Primary: To evaluate the effects of pregabalin on postoperative opioid requirements and opioid-related side effects Secondary: To evaluate the effects of pregabalin on pain scores at 3 months after mastectomy.
- Women 18-70 years of age
- ASA physical status I to III
- Undergoing unilateral modified radical mastectomy or lumpectomy with axillary node dissection
- Patients unable to cooperate
- Allergy to pregabalin or morphine
- History of drug or alcohol abuse
- Chronic pain
- Daily intake of analgesics or steroids
- Impaired kidney function
OTHER THERAPY: IV-PCA morphine for rescue pain management in the immediate postoperative period and oral opioids after discontinuation of IV-PCA. Patients will be started on morphine PCA at a dose of 1 mg every 10 minutes for a maximum possible total dose of 6 mg per hour. This dose of morphine can be increased at the discretion of the treating physician. Transition to oral opioid hydrocodone/acetaminophen (5 mg/500 mg) will begin at 8 am on postoperative day 1 at a dose of 1 tablet every 4 hours as needed for pain. Total dose of morphine and the total number of tablets of hydrocodone/acetaminophen will be recorded immediately prior to discharge.
STUDY DESIGN: Phase III, randomized, double-blind, placebo-controlled study.
STUDY DRUG REGIMENS: Oral pregabalin 300mg (or placebo) will be administered to patients 1-2 hours before surgery followed by 150mg 12 hours later. Thereafter, 150mg of oral pregabalin (or placebo) will be administered twice daily until day 14.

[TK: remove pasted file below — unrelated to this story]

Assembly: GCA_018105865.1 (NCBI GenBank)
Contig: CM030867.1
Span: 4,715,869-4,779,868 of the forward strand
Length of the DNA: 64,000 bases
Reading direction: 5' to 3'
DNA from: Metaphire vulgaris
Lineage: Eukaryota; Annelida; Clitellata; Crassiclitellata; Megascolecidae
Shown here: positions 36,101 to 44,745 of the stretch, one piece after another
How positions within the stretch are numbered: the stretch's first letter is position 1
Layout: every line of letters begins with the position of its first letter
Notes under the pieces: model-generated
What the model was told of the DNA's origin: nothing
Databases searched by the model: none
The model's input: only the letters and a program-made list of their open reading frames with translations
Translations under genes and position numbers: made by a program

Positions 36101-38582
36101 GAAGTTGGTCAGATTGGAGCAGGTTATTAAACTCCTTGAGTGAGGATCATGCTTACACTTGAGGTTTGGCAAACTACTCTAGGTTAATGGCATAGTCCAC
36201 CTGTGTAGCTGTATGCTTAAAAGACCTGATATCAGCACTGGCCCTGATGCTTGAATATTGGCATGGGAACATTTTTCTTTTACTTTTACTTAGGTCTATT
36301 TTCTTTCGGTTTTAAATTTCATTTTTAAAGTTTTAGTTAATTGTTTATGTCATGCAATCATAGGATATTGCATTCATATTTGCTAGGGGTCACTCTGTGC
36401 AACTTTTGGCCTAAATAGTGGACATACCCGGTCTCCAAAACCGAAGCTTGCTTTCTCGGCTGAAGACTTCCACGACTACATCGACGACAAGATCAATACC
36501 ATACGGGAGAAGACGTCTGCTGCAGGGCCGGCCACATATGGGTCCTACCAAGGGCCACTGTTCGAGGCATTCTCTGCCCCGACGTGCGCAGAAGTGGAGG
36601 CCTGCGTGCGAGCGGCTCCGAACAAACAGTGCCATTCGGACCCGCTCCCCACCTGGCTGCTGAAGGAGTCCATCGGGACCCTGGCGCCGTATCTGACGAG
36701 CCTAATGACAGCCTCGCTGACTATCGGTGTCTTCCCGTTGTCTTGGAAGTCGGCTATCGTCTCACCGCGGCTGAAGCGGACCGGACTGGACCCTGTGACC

DURATION OF STUDY: Patients will be followed for 3 months (90 days)
VISIT FREQUENCY: Patients will be visited daily while in hospital and followed daily postoperatively via telephone for 1 week and thereafter on postoperative days 14, 30, and 90 approximately. After discharge home, patients will be contacted by telephone to record pain assessments. The patient will be asked to return remaining study/drug empty container at the hospital when she comes in for her 2 week follow up visit with the surgery oncology clinic.
SAMPLE SIZE: Based on previous studies, a 30% reduction in opioid use is considered to be clinically relevant, with a type 1 error of 5% and a power of 90%, 40 patients will be required in each study group.
- Pain scores (VAS) and categorical
- Morphine consumption (IV-PCA and oral opioid dosage)
- Side effects rated using the symptom distress questionnaire, which includes measure of frequency, intensity, and bothersomeness evaluated on a four-point verbal scale (none, mild, moderate, severe).